12 Days of Gratitude: Day 3

Oprah once said, “No gesture is too small when done with gratitude.” This month, I’m taking a page out of that queen’s book and reflecting on the year 2016 through a lens of gratitude. So what was I up to in March?

March

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This is Ms. Taylor. Ms. Taylor taught Grade 4 at my school last year. We’re near the same age, and as a new teacher to our school that year, Ms. Tay brought a lot of positive energy with her. Yes, those are balloons on the wall for a language arts lesson. The Jamaican classroom can be a very challenging place to work, but she always came to school with fresh ideas and a willingness to try. Oh, and did I mention that she’s a single mom of two? On top of everything else, she always arrived looking fly as hell. She reenergized me and was a great friend to me. For my work bestie, Ms. Tay, I am grateful.

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Ok, lots going on here. Why are we covered in paint? Well, it’s just what you do at Beach J’ouvert. We celebrated the end of the Carnival season in Jamaica at a giant beach paint party and danced the day away to soca music! Oh and that girl on the left who looks like she might actually be a green human? That’s Stacey. Stacey was the closest thing to a site mate that I had during service and she COS’d (closed her service) in 2015. Stacey came back to Jamaica and we got to spend the better part of a week together, revisiting her old stomping grounds and recounting great memories spent together. For good times and good friends, I am grateful.

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If you didn’t catch on yet, Ashriell (aka “Rilly”) is going to be a regular feature in these reflections of gratitude. Here’s the little bundle of joy doing a three-legged dog yoga pose and forcefully petting Ari’s cat Elliott. So much gratitude for these memories.

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Although I served as a literacy Volunteer, my job was definitely more broad-reaching than reading interventions and library time. Here are the Grade 6 girls helping to weed out our tire garden to get it ready for planting. This project wasn’t my greatest. It wasn’t as well planned and I wasn’t really sure what we were doing. But it meant that I got to spend time playing in the dirt with students outside of the classroom! This day was a particularly inspiring show of girl power. I was so grateful to see these girls give back to their school and finish their primary school careers strong.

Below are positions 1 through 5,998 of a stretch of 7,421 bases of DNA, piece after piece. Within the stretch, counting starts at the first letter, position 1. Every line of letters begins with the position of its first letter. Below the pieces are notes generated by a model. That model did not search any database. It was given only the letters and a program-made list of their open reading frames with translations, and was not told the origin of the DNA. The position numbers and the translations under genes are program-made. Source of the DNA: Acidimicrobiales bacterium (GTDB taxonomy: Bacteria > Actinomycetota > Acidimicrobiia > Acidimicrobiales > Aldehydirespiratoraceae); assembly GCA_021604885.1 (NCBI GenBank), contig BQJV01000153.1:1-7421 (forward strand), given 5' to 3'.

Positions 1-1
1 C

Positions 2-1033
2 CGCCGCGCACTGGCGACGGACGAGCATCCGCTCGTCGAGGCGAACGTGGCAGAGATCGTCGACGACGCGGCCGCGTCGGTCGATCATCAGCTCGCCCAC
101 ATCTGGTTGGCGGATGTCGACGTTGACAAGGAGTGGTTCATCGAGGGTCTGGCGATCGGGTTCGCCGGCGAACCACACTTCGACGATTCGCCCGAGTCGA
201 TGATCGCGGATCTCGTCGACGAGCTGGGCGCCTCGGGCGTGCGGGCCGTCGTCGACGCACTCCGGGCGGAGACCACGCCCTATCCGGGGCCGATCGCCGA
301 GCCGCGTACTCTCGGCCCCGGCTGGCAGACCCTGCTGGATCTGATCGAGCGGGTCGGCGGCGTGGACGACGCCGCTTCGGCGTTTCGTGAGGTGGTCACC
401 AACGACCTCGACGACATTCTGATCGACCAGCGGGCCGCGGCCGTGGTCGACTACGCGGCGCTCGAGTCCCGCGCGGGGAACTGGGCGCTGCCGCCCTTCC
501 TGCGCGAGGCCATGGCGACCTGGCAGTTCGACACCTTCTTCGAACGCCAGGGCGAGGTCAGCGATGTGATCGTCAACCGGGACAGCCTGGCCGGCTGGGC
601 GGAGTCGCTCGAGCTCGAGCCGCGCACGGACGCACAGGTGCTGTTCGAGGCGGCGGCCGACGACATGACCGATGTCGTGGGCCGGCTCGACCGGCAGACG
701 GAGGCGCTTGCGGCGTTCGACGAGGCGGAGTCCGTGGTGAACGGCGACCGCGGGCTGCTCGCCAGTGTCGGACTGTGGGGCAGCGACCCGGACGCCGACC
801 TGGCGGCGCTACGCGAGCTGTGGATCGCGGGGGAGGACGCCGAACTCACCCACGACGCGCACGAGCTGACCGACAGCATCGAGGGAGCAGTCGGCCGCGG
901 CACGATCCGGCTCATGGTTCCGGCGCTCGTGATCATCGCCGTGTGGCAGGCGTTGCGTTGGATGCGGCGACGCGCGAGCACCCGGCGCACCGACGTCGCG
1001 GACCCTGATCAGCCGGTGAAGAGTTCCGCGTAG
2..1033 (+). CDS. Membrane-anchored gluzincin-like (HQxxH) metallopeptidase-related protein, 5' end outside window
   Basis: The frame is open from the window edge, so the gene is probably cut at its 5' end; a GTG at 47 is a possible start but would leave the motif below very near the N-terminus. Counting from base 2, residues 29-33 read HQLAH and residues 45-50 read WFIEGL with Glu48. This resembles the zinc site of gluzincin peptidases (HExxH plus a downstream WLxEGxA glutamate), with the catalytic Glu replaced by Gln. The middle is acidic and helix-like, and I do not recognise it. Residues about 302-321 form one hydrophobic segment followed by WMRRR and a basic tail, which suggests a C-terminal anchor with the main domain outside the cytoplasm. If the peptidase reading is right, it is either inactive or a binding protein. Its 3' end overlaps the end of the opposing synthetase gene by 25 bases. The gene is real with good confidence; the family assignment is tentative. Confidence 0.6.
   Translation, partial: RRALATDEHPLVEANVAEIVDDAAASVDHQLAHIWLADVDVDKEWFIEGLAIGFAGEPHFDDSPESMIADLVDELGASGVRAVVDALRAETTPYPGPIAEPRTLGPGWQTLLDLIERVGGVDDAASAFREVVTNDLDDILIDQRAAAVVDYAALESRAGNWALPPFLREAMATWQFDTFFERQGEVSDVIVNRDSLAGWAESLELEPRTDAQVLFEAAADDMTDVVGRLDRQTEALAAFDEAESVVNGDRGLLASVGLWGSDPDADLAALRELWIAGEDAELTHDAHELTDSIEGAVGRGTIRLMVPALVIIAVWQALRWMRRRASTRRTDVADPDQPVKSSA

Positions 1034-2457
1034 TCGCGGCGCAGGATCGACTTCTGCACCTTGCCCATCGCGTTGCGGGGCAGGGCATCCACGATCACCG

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In 2014, a lot of the female PCVs felt like we had been dealt a bad card. Coming from a country where women are independent and really can do many of the things men do without all of society demanding that women should stick to “ooman tings,” where the sexual harassment is not overt and widely accepted, the cultural adjustment to life in Jamaica can be really challenging. These two ladies, Danielle and Lynsey, were instrumental in starting EMPRESS – a women’s support group for female PCVs. They created a safe space where we could learn from and lean on each other as we learned to navigate Jamaican society as women. This photo was taken at our second-annual EMPRESS retreat in the Blue Mountains. Those couple of days were totally transformative for me. They came like a saving grace when I didn’t even realize that I was suffering. Rastas refer to strong, beautiful women as “Empresses.” I’m grateful to belong to this sisterhood of empresses, and especially grateful to these two for bringing us all together.

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